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A life-changing breakfast?

The Watermelon Cooler at Le Pain Quotidien--made with cucumber, lemon and mint--is our new favorite way to hydrate and imbibe phytonutrients. One compound in watermelon promotes circulation; another--lycopene (most commonly associated with tomatoes)--was recently found to reduce stroke risk.

New research shows meditators place a greater value on being calm than non-meditators. However, the shift in values does not necessarily translate to reality.

Might a pill one day improve Alzheimer's in just hours? A new study offers hope.

The American Botanical Council criticizes report linking ginkgo biloba to cancer.

A new study raises questions about the safety of taking gingko biloba.
Watch the trailer for A Place At the Table, chef Tom Colicchio's film about hunger in America.

We love this video from the NRDC explaining the issue of toxic chemicals used in couch manufacture.  It's a gentle video for a scary topic. 

This image from a Brita water filter campaign says more about the benefits of using a water filter than 1,000 words. But as a consumer it's tough to judge which filter to buy. Now the Environmental Working Group Water Filter Buying Guide does the work for you. We give it a huge thumbs up.

Flu+You: Take a look at how much worse this year's flu is than last year's, from The Education Database Online.

Read about Jaimal Yogis, author of Saltwater Buddha, whose new book, The Fear Project, is attracting lots of buzz.

This may be an aggressive red, but RGB Cosmetics has come up with its carcinogen-free formula, which is gentle enough for sensitive souls. Read more about it.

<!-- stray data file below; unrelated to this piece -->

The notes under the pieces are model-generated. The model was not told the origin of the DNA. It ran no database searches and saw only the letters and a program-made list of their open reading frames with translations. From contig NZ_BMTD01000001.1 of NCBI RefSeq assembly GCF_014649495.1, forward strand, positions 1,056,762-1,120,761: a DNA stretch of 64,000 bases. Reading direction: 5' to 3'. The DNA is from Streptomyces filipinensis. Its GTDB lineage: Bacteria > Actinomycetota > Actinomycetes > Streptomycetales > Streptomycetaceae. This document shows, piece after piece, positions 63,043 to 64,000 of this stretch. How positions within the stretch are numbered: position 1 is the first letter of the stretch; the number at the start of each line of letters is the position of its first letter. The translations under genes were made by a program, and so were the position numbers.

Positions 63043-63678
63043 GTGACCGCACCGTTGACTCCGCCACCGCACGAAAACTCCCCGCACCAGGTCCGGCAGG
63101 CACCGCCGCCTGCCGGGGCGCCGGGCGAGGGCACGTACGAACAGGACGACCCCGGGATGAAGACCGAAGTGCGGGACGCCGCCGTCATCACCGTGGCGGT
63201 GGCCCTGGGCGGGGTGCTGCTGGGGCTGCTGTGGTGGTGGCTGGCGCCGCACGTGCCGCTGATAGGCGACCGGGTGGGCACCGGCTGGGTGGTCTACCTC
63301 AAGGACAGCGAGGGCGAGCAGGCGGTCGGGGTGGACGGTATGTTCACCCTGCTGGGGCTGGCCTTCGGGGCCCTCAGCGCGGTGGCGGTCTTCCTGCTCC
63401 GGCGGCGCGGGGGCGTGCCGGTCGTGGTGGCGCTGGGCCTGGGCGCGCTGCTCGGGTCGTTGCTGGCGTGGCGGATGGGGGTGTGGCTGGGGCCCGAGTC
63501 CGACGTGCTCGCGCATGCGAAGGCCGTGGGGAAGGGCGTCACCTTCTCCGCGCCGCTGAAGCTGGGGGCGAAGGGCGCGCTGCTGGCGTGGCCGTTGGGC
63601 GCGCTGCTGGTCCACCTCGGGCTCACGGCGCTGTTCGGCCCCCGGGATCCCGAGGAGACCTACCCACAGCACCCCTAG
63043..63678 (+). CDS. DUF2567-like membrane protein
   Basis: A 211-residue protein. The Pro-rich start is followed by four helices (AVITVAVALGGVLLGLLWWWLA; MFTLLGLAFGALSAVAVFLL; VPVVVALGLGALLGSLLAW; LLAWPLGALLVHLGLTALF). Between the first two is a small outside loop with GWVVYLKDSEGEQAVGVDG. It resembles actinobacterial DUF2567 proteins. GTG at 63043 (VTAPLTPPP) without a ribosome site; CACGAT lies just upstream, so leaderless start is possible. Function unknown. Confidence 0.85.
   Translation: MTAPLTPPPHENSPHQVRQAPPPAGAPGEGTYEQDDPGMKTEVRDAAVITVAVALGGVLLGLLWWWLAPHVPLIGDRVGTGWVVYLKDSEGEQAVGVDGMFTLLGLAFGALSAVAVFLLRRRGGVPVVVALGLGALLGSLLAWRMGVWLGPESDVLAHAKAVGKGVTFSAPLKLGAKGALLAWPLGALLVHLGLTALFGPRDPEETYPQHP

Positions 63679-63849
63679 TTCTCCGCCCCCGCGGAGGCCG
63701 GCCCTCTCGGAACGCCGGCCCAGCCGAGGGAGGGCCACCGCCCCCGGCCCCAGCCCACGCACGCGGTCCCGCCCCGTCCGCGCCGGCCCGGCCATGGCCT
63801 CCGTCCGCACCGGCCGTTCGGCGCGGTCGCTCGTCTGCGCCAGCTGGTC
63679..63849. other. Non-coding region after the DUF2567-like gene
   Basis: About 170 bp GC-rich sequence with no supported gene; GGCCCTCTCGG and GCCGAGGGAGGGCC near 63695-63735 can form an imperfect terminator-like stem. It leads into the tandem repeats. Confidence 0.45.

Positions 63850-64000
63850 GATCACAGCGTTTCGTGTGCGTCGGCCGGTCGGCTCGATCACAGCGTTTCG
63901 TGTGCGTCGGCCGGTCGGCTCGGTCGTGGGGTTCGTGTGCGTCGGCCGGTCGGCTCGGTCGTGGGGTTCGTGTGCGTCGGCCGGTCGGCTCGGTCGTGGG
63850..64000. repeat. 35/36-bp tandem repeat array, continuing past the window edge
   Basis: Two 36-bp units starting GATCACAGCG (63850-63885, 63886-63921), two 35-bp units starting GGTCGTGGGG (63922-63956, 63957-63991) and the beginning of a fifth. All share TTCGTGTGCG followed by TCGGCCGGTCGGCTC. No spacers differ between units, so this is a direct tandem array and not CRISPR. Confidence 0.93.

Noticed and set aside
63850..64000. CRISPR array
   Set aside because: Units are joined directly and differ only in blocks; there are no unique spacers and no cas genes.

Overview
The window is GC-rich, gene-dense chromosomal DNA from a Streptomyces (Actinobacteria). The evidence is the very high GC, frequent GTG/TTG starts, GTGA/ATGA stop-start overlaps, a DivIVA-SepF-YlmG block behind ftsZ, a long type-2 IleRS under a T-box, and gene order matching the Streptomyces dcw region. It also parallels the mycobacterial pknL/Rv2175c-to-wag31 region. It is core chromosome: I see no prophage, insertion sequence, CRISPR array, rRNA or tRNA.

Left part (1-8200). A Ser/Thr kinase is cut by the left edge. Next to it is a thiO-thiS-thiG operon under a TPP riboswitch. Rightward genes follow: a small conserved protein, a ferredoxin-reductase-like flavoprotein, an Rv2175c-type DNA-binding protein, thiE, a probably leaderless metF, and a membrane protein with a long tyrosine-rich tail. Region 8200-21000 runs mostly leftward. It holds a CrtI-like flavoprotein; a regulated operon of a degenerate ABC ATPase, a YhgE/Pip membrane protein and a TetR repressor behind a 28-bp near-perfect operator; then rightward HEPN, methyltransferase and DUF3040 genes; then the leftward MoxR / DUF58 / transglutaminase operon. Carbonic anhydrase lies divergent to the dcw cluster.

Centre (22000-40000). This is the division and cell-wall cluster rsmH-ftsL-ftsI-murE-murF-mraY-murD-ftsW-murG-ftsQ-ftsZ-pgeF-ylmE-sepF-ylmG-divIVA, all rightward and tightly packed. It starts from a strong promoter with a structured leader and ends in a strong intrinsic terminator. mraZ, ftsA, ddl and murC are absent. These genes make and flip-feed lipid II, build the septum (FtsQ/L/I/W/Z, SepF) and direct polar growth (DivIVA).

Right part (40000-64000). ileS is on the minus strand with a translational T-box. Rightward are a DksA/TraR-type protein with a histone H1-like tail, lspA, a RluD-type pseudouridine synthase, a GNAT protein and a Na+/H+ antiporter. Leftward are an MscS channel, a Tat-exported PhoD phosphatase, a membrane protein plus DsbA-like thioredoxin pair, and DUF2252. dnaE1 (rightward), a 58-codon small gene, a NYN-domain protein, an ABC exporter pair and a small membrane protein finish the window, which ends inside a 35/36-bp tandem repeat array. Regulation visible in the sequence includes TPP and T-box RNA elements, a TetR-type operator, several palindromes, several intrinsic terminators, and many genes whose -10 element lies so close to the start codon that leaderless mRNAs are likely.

Always on the lookout for hot drinks to sustain us while working on iwellville, Matcha Latte--find one recipe in this month's Bon Appetit--is a winner. We like it without sweetener. Tea fanatics we know like to drink it cold--just make sure to shake well.

Underberg Bitters, made from Gentian, an herb used for centuries in the Alps to stimulate digestive juices after a big meal, were the bestselling item of 2012 at Smallflower (one of our favorite sources of all things herbal.)  We are a big fan of bitters of all sorts, but could their popularity on Smallflower have something to do with this quirky video?

Watch Dean Ornish's definitive TED Talk on the pursuit of happiness and healing through diet.

Mark Lynas, journalist, author and an early anti-GMO activist has changed his mind, saying he "discovered science" and learned that Genetically Modified crops can be a force for good. Check out his NPR interview.

A non-profit initiative to unite, educate and mobilize the yoga community around the issue of sex-trafficing, Yoga Freedom Project (founded in conjunction with the Somaly Mam Foundation) holds its first master class in New York City. 

The Girl Scouts' new Mango Creme cookie contains shitake mushrooms, among other healthful ingredients. And the blogosphere disapproves.

Finally, mothers can outsource their nagging to a smartphone: The LumoBack is a new posture-correcting device that slips around the waist, and signals you (and your smartphone) when you are slouching. Watch how it works.

In a remarkable study, mindfulness meditation reduced sick days from acute respiratory infection (like pneumonia) by a whopping 76%.

We've just discovered the Cold Warrior from Juice Generation. It's a hot drink with green tea, orange juice, ginger, Echinacea, vitamin C and zinc--all good for the immune system. It's like a blankie and a hug in a cup.

A wristband that does more than trumpet a good cause; it might just change your life. The FitBit Flex monitors fitness and quality of sleep, among other things, and saves it all wirelessly to your smartphone.

Watch how this state-of-the-art digital globe brings global warming and other planetary phenomenon to life.

Might this friendly bacteria known as Lactobacillus GG save you from a life-threatening antibiotic side-effect? New research says it can.

A pain doctor who helped fuel the rise in the use of pain drugs changes his mind.

"If I were of child-rearing age now, or the parent of young children, I would make every effort to buy organic food," writes Mark Bittman, in his latest "Opinionator" blog for the New York Times.

Researchers are developing less painful shots, inspired by porcupine quills.

Should you have your genome analyzed? Here's one argument in favor, from an unlikely source.